A musical with book by James Lapine, based on the painting "A Sunday Afternoon on the Island of La Grande Jatte." Winner of the Pulitzer Prize for Drama. George, a painter, has trouble connecting with his lover, Dot, when he thinks he has to choose between her and painting because he can't balance them both. The second act reveals that his great-grandson has similar problems, but he is able to start working through them when he returns to the island (now covered in condos) and is visited by a spectral vision of Dot.
Opening 21 Feb 2008
Closing 15 Jun 2008
Tuesday - Saturday @8pm
Wednesday, Saturday and Sunday @2pm
254 West 54th Street
New York, NY 10019
By Broadway World
February 6, 2008
The most awarded African-American playwright in history, August Wilson's crowning achievement was his ten-play cycle, "August Wilson's 20th Century" in which each work is set in a different decade in the 1900's. The cycle, often titled the Pittsburgh Cycle because nine of the ten plays are set in Pittsburgh, chronicles the African-American experience in the 20th century. "August Wilson's 20th Century" will be presented in a series of staged readings at the Kennedy Center (2700 F St. NW Washington, DC 20566).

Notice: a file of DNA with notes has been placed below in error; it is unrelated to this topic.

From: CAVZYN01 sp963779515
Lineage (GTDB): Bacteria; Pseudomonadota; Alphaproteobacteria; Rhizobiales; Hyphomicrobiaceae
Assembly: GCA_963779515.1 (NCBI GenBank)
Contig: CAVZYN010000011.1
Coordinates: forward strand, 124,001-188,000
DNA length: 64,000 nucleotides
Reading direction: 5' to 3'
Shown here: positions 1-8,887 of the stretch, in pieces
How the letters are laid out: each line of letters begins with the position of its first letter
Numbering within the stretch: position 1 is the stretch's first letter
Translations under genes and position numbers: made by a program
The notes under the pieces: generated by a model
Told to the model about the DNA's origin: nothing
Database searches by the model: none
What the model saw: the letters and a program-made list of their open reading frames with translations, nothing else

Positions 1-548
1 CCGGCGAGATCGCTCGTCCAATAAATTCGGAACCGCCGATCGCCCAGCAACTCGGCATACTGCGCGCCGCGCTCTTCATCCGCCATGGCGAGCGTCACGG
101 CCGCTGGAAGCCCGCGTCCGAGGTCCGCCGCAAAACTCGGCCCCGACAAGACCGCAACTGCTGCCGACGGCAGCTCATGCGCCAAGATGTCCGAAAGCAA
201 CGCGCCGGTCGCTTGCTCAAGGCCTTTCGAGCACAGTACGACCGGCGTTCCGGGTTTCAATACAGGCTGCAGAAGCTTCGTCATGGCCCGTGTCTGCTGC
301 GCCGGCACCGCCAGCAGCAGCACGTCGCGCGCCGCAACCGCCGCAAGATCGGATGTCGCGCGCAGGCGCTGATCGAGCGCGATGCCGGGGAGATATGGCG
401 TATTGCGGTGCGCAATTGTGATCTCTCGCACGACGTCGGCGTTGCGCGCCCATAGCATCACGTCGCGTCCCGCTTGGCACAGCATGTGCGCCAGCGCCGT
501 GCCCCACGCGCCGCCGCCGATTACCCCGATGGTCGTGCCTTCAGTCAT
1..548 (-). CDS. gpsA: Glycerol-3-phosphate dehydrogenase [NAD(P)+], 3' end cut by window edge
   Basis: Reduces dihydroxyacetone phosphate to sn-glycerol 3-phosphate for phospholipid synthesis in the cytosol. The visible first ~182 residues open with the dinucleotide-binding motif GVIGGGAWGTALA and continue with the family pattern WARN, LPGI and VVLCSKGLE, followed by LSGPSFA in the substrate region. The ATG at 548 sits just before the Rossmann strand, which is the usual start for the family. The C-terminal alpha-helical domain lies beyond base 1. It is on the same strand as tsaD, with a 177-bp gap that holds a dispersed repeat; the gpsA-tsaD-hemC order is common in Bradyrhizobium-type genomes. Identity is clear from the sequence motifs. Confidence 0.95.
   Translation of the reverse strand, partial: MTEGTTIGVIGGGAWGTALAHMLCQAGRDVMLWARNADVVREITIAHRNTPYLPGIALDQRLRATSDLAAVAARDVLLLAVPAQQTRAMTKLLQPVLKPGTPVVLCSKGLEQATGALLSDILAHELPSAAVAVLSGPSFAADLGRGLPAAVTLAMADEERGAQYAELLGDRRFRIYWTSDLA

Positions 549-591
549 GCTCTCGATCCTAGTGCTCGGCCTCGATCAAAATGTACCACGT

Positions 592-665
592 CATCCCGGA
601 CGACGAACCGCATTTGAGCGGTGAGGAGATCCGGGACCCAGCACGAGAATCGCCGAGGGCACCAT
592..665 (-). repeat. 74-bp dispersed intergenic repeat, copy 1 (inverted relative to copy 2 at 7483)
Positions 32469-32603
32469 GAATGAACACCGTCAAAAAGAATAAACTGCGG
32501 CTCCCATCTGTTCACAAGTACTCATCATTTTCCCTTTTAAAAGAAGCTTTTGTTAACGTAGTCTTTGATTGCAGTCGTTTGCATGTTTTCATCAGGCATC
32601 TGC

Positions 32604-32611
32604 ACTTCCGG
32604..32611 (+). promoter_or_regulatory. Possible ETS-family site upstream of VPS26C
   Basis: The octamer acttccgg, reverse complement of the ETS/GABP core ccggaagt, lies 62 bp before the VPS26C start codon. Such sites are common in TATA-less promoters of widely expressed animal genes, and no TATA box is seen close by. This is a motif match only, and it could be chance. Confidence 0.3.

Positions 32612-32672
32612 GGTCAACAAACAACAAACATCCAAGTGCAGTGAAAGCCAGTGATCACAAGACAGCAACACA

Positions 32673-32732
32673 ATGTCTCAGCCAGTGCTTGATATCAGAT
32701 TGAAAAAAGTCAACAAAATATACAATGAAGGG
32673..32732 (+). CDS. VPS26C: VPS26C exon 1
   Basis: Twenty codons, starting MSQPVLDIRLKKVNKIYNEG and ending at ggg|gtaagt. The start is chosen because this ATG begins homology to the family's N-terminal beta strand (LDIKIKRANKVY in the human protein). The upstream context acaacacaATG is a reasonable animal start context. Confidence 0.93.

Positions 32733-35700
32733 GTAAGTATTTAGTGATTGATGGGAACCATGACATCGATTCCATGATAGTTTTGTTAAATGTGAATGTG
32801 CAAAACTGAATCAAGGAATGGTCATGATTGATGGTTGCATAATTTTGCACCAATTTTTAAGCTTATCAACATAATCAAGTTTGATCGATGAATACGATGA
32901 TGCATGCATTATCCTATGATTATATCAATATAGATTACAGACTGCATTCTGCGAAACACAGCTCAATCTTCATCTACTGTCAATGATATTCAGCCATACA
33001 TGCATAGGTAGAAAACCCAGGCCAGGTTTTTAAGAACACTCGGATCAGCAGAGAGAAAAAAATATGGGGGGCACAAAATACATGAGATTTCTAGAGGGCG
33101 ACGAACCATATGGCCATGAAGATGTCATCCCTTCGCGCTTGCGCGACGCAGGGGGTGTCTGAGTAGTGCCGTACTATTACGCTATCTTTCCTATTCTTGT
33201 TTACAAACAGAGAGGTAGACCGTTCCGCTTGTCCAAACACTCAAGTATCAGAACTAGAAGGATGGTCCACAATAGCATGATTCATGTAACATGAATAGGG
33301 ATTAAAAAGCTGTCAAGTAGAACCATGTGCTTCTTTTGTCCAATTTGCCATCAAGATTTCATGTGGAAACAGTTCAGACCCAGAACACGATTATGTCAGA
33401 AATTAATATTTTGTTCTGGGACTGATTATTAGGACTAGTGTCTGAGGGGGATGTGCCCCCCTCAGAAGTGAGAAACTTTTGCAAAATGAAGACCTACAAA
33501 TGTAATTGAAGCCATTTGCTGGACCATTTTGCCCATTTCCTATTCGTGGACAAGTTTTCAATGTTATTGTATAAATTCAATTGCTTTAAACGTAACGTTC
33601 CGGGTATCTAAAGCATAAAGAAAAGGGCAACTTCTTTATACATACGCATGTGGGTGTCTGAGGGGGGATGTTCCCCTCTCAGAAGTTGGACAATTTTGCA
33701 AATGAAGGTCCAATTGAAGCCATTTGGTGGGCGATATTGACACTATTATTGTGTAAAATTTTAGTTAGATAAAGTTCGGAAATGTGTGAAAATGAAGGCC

The Plays and Dates:
1900s: Gem of the Ocean (March 4-8)
1910s: Joe Turner's Come and Gone (March 6-8)
1920s: Ma Rainey's Black Bottom (March 9-11)
1930s: The Piano Lesson (March 12-15)
1940s: Seven Guitars (March 14-16)
1950s: Fences (March 16-19)
1960s: Two Trains Running (March 20-25)
1970s: Jitney (March 22-26)
1980s: King Hedley II (March 23-27)
1990s: Radio Golf (March 28-29)
William Grimes of the New York Times wrote in his review of the book,"In his searching and illuminating “Lincoln and Douglas” the eminent Lincoln historian Allen C. Guelzo does the great service of bringing the debates back down to earth, placing them in the context of a brutal four-month senatorial campaign."
"The debates, Mr. Guelzo repeatedly emphasizes, were only part of an often dirty political campaign, not a series of Socratic dialogues."
Book Description from Amazon: